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We’ve targeted organised crime gangs as part of a national week of action against ‘County Lines’ drugs networks.

Almost 40 warrants were executed across the force area last week at addresses suspected of being linked to cross-border drugs supply chains.

It resulted in the arrest of 64 people – 11 of whom have already been charged with offences – plus the seizure of 225 wraps of cocaine and heroin, more than 1,000 cannabis plants, plus weapons including imitation handguns.  

We also ran ANPR operations on the roads network looking for people moving drugs by road and targeted taxi operations suspected of being used by drug runners, while also raising awareness with control rooms to report any suspicious fares.

Officers teamed up with British Transport Police colleagues on the lookout for offenders at train stations and other transport hubs.

That included a two-day operation in South Wales following recent incidents of missing West Midlands children being found in suspicious circumstances in Swansea – and fears they were being exploited to run drugs.

The West Midlands Police and Crime Commissioner David Jamieson added: “I’m very concerned about young people who may be drawn into involvement in county lines and gangs.

“These youngsters have been made even more vulnerable by COVID-19 and not being closely linked into schooling which makes them much easier targets for the gang leaders.

“I am committed to protecting young vulnerable people who are exploited by county lines and gangs.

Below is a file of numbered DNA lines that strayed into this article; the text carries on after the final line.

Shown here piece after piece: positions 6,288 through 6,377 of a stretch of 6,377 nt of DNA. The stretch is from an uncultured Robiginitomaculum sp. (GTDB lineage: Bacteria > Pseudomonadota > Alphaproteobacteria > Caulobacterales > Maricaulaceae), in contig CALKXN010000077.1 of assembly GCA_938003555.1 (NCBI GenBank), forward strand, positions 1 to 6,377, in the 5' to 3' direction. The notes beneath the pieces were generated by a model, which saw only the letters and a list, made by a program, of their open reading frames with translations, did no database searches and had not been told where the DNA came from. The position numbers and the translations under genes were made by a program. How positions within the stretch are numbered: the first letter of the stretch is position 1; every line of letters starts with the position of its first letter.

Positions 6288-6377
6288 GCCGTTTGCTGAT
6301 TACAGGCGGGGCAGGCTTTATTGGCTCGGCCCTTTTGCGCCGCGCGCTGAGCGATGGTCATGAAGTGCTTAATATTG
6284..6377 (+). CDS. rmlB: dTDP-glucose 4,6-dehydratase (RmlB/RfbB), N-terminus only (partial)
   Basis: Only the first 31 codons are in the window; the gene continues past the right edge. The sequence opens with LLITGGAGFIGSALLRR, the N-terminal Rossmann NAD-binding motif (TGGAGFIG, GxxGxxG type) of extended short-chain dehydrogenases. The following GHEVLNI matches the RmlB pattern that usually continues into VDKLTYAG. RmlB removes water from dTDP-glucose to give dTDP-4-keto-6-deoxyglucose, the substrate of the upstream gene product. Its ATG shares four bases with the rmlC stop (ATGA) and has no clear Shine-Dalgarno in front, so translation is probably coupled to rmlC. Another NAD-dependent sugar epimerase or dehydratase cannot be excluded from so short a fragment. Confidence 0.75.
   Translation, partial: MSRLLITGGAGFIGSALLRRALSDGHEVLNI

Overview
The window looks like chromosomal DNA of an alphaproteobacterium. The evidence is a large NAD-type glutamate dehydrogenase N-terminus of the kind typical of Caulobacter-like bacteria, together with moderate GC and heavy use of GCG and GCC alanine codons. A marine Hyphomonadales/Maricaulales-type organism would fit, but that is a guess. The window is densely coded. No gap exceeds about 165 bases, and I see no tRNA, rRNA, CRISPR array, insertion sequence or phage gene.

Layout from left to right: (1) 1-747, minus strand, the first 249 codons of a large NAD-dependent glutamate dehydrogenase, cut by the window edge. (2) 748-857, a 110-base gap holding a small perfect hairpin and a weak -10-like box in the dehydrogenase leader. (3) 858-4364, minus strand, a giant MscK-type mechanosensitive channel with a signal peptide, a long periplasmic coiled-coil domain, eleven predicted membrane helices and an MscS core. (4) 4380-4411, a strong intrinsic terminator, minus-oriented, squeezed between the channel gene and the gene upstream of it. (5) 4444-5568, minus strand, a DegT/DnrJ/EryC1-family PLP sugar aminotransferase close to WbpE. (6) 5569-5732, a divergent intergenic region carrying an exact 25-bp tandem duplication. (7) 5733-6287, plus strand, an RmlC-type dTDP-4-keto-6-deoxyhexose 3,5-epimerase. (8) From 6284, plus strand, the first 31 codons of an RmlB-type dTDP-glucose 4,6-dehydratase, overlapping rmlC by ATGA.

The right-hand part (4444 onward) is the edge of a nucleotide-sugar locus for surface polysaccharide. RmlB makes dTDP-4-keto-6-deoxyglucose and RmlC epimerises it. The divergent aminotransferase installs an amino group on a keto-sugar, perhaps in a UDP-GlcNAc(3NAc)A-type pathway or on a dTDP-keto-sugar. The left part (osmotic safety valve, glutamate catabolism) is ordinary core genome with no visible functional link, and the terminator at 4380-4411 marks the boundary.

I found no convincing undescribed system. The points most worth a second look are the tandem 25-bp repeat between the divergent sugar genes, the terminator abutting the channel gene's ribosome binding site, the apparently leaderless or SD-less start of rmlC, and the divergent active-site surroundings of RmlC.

“Through the West Midlands Violence Reduction Unit we are working with partners to provide help and support for young people who are at risk of being exploited.”

Our lead officer for County Lines, Superintendent Rich Agar, said: “County Lines is a really cynical crime. Offenders often groom and exploit children to do the drug running – the dirty, dangerous work – on their behalf. They see vulnerable people as commodities.

“So while we had a real focus on going after suspected offenders, we also invested lots of time and effort reaching children to raise awareness with them of the risks and to show that we’re here to support them.

“We did around 80 inputs at schools and also spoke to teenagers in children’s homes; we need to work collectively to keep vulnerable children safe from the clutches of drugs gangs.”

The action formed part of a County Lines Intensification Week (14-21 Sept) that saw police forces across the UK share intelligence and join forces to tackle drugs networks.

Our intelligence suggests there are currently around 100 County Lines running out of Birmingham across the UK, to places as far afield as Cornwall and Scotland.

Supt Agar added: “We’ve had lots of success in shutting down lines in recent years and convicting the heads of these drugs lines who are now serving many years behind bars.

“It’s crucial we work with police colleagues in neighbouring forces and across the UK – plus other partners – to effectively tackle the scourge of County Lines and that’s exactly what we did last week to great effect.” 

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